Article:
• Donna Brown

A look at World’s Fairs, aramas & more



World’s Fairs were first created to help understand the customs of people from around the world and give attendees a chance to see wild animals, strange plants, try exotic foods and view new products through exhibitions. World’s Fairs were held from the late 1800s until 1984. The last was in New Orleans and was a financial disaster. Disney’s Epcot is based on the World’s Fair theme.


In 1889, France unveiled the Eiffel Tower and Thomas Edison showed off his electric record player at their World’s Fair. A delightful book about the fair is Eiffel’s Tower by Jill Jonnes. In 1939, Chicago’s fair created a sensation and a chilling book about a serial killer in Chicago during the fair, Devil in the White City by Erik Larson. Of course, many Hammontonians attended the New York World’s Fair in 1964.


In 1926, Philadelphia hosted the Sesquicentennial Exposition, a World’s Fair to celebrate the 150th birthday of our nation. It was the brainchild of John Wanamaker who had been on the committee for the 100th celebration. The fair was planned for Fairmount Park which was under construction. Philadelphia soon had financial hardship from WWI and Prohibition, plus suffered from the outbreak of the Spanish Flu. Relentlessly, Wanamaker never gave up on the Sesquicentennial.


Twenty buildings were constructed, 30 countries brought exhibits, and the first bridge to span the Delaware River was built between Camden and Philadelphia in anticipation of the huge crowds. It was later named the Benjamin Franklin Bridge.


The fair opened on May 31, 1926 and ran through November. At the entrance was an 80-foot replica of the Liberty Bell, covered in 26,000 light bulbs. Sesqui-Centennial Stadium, later known as John F. Kennedy Stadium, was built to house religious ceremonies, a patriotic pageant and numerous sporting events. The largest of which was a championship boxing match between Gene Tunney and Jack Dempsey, which drew a crowd of 125,000 people.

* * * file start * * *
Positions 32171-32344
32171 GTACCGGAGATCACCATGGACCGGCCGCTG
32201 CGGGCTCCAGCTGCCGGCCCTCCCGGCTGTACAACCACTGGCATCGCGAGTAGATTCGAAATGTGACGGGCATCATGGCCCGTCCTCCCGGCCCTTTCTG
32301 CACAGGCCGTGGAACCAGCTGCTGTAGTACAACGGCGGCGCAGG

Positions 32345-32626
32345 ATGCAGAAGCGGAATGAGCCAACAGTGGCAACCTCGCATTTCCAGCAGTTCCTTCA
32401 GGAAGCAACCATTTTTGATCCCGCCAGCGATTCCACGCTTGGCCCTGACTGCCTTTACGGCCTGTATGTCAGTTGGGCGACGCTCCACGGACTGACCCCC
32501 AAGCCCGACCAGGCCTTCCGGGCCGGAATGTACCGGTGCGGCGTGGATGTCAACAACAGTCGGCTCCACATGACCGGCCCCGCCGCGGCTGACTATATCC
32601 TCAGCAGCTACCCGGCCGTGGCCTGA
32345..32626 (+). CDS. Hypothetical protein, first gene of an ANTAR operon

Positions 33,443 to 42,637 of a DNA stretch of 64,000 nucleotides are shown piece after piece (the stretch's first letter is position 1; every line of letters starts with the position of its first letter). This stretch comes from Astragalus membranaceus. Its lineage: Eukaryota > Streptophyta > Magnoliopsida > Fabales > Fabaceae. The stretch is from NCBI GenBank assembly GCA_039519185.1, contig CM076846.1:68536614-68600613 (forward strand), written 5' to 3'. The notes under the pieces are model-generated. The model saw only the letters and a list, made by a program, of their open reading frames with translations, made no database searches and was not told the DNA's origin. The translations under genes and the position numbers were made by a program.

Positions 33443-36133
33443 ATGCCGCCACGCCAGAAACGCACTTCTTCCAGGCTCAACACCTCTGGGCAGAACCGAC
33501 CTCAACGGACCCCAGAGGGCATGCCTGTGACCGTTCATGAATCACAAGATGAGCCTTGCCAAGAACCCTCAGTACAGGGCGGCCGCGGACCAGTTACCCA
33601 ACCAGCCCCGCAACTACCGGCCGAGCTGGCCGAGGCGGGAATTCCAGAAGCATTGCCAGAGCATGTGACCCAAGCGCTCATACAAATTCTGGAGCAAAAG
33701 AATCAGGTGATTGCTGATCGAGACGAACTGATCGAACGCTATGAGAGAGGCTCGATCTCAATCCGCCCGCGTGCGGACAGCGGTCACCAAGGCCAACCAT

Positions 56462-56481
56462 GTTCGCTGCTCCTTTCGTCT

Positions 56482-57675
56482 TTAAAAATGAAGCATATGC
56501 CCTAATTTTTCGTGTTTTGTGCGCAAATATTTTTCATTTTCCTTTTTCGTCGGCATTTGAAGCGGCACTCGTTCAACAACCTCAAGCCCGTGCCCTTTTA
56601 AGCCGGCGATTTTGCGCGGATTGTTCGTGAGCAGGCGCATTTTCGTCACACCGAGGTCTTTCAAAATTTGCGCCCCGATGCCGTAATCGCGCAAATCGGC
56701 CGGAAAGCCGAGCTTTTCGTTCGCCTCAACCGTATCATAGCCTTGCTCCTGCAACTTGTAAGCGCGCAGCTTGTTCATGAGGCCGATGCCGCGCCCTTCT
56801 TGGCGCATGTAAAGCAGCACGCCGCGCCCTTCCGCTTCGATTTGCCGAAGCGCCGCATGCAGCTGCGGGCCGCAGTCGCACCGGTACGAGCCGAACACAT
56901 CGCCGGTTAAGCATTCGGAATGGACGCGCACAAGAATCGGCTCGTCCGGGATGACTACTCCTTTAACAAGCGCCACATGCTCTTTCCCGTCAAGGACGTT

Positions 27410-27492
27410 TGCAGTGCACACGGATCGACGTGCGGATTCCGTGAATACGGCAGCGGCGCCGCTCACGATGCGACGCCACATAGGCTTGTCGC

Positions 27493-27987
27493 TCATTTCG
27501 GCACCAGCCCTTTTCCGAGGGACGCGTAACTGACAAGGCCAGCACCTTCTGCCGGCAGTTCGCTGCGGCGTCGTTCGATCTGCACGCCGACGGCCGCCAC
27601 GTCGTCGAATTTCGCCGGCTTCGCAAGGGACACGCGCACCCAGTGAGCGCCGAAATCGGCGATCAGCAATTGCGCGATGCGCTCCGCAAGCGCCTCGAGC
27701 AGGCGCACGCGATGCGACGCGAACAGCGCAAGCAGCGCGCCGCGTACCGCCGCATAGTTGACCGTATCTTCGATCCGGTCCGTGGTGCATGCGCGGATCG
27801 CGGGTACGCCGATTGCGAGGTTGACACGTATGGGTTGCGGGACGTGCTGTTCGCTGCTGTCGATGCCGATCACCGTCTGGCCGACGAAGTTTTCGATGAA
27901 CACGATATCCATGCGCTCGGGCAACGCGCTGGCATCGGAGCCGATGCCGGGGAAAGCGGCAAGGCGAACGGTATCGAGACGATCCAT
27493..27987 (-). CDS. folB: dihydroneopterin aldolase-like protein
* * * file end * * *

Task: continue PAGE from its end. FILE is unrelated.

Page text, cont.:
The Curtis Organ, still one of the largest pipe organs in the world, was displayed. Treasure Island was a 5-acre amusement area. Rides included the popular Cyclone, plus there were sideshows, entertainment, food, boat rides, Noah’s Ark complete with animals, a replica of the Canadian Rockies, a miniature railroad, mountain slide and Robinson Crusoe’s Beach.


Because of hardships facing our country, the crowds never materialized. The fair was a failure and lost over $20 million. The buildings were demolished the next year, and for decades, the land lay barren. Finally, in 1962, Aquarama Aquarium Theater of the Sea, opened on that site. Across from the Aquarama site was built a bowling alley and a drive-in movie theater.


Aquarama was an enormous success at first and every school age child within 50 miles traveled to the 1,200 seat arena to see the dolphin and whale shows with whales named Willy and Winky. There was a huge two story circular 155,000 gallon tank, pools, smaller aquariums, tropical vegetation, a snack bar and souvenir shop.


Ed Hurst even broadcasted his dance party television show from Aquarama, but by the late 1960s, Aquarama was financially failing and was demolished in 1969. The penguin exhibit was sold to the Steel Pier in Atlantic City. Nonetheless, the name Aquarama still conjures up joyous childhood memories.


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I have always loved the sound of the suffix, “arama.” It is probably from my love of the French fries at our very own Nino’s Pizzarama. I believe we had a store on the Pike called Sleeparama. Many of us in elementary school made diaramas in shoe boxes, took our kids to the Echelon Mall for Saturday afternoons of fun at Exhilarama. We remember a 1960s TV show called “Zoorama” and there is a beautifully painted Cyclorama in Gettysburg.


I began to search for other aramas and found that almost any pet knickknack can be purchased on the Petarama website and Amazon sells Colorama coloring books and Colorama markers. There is a Skate a-rama USA in Georgia and quite a few Bowlaramas across our country. Georgia has an annual Fisharama/Turkeyrama, an outdoor show. Minnesota also has a Fisharama event. Kentucky has Shop-o-rama that sells everything from hardware to underwear under one roof. Valley Village, California has a Burgerama as does New Delhi, India. Portland, Oregon has Rose City Dance-a-rama featuring the band Wild Asparagus. Not sure what type of dancing, but the photos show a lot of happy people spinning and sashaying.


I continued my research by adding animal names to arama. In Tirumala, India they call herds of deer walking down the street a deerarama, but Alberta, Canada calls it a deerarama when multiple deer are dead along a highway. Believe it or not, there is even an upscale cat hotel for boarding you pampered pet on the Golden Coast of Australia called Catarama.



Donna Brown is a former Hammonton Middle School librarian and a columnist for The Gazette. To reach Donna Brown, send an email to wescoat@comcast.net.